Global Detention Project Webinar: What does the principle of the non-punishment mean for victims of trafficking in immigration detention?
The Global Detention Project is hosting the fourth in its series of webinars exploring how civil society organisations can effectively engage with human rights monitoring mechanisms to promote the rights of migrants, asylum seekers, and refugees in immigration detention.
In this webinar we will hear from four global experts on human trafficking about how the principle of non-punishment can be used to protect victims of trafficking who are detained for migration-related offences.
- What is the principle of non-punishment and how does it relate to immigration detention?
- How can civil society organisations engage with international organisations to protect victims of trafficking?
- International standards on the non-punishment of victims of trafficking already exist – but are they being effectively used to prevent the detention of trafficked migrants and refugees?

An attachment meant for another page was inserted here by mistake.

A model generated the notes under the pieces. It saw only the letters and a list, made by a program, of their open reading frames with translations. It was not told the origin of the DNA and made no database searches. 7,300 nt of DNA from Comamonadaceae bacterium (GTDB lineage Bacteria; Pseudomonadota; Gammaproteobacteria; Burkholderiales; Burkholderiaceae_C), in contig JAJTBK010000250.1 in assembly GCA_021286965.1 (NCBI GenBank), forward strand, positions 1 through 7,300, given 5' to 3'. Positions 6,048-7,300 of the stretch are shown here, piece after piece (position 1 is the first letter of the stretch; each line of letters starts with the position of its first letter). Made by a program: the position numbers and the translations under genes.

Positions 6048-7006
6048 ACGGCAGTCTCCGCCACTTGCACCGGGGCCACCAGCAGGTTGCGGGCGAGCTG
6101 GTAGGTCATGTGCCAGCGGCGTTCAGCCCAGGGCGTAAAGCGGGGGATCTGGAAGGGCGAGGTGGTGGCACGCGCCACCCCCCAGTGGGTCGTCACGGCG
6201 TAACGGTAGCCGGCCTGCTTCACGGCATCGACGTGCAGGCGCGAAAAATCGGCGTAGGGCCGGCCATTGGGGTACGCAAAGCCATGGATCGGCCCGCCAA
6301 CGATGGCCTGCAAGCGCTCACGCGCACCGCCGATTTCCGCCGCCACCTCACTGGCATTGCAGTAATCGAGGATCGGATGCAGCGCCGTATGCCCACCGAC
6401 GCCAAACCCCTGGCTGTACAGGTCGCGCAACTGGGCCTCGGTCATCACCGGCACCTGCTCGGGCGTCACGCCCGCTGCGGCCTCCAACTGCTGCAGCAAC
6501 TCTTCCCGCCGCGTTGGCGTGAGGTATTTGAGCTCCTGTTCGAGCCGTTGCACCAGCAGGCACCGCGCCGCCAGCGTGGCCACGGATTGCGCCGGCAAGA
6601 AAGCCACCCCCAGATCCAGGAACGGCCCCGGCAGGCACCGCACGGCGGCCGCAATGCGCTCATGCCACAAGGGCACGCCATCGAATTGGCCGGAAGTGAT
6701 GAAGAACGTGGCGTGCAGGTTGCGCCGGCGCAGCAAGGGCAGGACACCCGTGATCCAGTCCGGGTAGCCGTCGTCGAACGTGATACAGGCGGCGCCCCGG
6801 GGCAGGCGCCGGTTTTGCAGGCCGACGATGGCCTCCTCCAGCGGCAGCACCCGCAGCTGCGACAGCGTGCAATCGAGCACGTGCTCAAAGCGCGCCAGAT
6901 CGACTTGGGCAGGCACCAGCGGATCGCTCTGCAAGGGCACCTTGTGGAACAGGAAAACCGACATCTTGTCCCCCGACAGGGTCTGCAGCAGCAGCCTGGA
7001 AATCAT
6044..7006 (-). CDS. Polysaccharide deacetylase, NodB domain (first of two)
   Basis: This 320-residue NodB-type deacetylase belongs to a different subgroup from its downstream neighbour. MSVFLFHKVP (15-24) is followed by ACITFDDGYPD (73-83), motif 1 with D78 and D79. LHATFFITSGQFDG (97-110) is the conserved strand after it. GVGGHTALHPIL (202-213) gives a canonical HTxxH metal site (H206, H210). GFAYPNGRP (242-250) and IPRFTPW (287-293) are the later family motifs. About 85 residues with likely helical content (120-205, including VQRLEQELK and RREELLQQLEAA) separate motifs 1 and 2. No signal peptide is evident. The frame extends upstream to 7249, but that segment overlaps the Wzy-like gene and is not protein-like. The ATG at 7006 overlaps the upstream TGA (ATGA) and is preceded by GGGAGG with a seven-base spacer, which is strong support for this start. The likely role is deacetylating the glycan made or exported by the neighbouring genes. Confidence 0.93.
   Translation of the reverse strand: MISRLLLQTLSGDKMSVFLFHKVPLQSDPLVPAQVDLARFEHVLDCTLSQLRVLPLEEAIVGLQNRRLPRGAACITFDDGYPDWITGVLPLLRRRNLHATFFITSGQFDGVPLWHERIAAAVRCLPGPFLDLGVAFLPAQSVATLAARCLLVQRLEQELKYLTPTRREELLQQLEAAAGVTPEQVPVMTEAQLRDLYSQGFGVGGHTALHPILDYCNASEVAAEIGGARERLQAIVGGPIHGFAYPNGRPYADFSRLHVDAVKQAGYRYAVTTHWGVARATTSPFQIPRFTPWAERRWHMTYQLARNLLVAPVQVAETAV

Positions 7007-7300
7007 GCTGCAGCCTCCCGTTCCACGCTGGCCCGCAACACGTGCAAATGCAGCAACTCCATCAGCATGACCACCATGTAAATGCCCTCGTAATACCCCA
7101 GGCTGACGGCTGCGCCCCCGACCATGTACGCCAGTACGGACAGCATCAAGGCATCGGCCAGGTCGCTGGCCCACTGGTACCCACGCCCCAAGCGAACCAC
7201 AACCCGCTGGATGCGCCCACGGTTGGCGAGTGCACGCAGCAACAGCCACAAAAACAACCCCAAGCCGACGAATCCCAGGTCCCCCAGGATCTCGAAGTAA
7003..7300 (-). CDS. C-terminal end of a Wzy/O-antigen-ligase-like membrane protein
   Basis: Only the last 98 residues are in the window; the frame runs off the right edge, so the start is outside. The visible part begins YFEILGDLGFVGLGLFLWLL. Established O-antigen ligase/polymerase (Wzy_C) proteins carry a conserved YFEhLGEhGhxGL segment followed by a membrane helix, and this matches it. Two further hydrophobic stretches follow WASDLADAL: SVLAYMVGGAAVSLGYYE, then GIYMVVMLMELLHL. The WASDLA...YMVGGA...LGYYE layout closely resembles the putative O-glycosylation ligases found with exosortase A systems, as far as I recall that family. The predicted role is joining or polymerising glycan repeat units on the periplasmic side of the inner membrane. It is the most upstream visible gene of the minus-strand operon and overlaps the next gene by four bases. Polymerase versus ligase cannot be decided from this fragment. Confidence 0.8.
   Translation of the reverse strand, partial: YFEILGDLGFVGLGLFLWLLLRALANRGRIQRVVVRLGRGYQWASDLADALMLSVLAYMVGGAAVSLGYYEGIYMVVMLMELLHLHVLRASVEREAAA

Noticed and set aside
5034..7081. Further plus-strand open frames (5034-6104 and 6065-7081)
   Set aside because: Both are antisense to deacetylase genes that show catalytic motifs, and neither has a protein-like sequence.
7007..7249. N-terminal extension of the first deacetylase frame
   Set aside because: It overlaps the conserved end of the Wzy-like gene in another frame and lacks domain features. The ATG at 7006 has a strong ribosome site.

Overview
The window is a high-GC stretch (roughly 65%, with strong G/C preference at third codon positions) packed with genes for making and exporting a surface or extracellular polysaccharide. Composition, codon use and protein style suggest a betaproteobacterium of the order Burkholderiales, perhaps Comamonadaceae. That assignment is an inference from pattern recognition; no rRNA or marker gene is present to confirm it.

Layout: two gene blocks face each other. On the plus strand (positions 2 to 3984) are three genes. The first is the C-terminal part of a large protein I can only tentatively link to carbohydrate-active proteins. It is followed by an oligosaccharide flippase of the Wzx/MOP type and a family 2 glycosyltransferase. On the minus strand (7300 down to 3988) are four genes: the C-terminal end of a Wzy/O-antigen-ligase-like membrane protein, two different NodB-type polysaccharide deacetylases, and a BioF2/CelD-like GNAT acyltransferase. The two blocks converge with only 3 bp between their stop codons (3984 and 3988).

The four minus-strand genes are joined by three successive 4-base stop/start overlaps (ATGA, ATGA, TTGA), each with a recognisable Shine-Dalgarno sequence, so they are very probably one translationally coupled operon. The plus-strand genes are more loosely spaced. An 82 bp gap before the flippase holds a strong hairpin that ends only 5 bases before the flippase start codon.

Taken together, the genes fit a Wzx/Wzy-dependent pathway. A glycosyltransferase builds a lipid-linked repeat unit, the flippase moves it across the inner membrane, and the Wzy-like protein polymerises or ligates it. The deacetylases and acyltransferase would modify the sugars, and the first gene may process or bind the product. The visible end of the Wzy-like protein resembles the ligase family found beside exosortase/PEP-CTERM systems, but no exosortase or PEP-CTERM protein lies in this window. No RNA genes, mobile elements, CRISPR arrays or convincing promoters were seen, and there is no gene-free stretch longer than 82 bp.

- What can we learn from the ASEAN region where the principle of non-punishment has been integrated into national legislation?
- What does the new UK Illegal Migration Bill and the withdrawal of protection under the Modern Slavery Act mean for victims of trafficking in the UK?
- What are the global trends in protecting victims of trafficking from migration-related detention?
Siobhán Mullally – UN Special Rapporteur on trafficking in persons, especially women and children
Tiphanie Crittin – Human Trafficking and Migrant Smuggling Section, UNODC
Ambassador Yuyun Wahyuningrum – Chair and Representative of Indonesia to the ASEAN Intergovernmental Commission on Human Rights (AICHR)
Catherine Meredith – Barrister, Doughty Street Chambers (London, UK)
Michael Flynn – Executive Director, Global Detention Project
Suzanne Hoff – International Coordinator at La Strada International (European NGO Platform against Human Trafficking)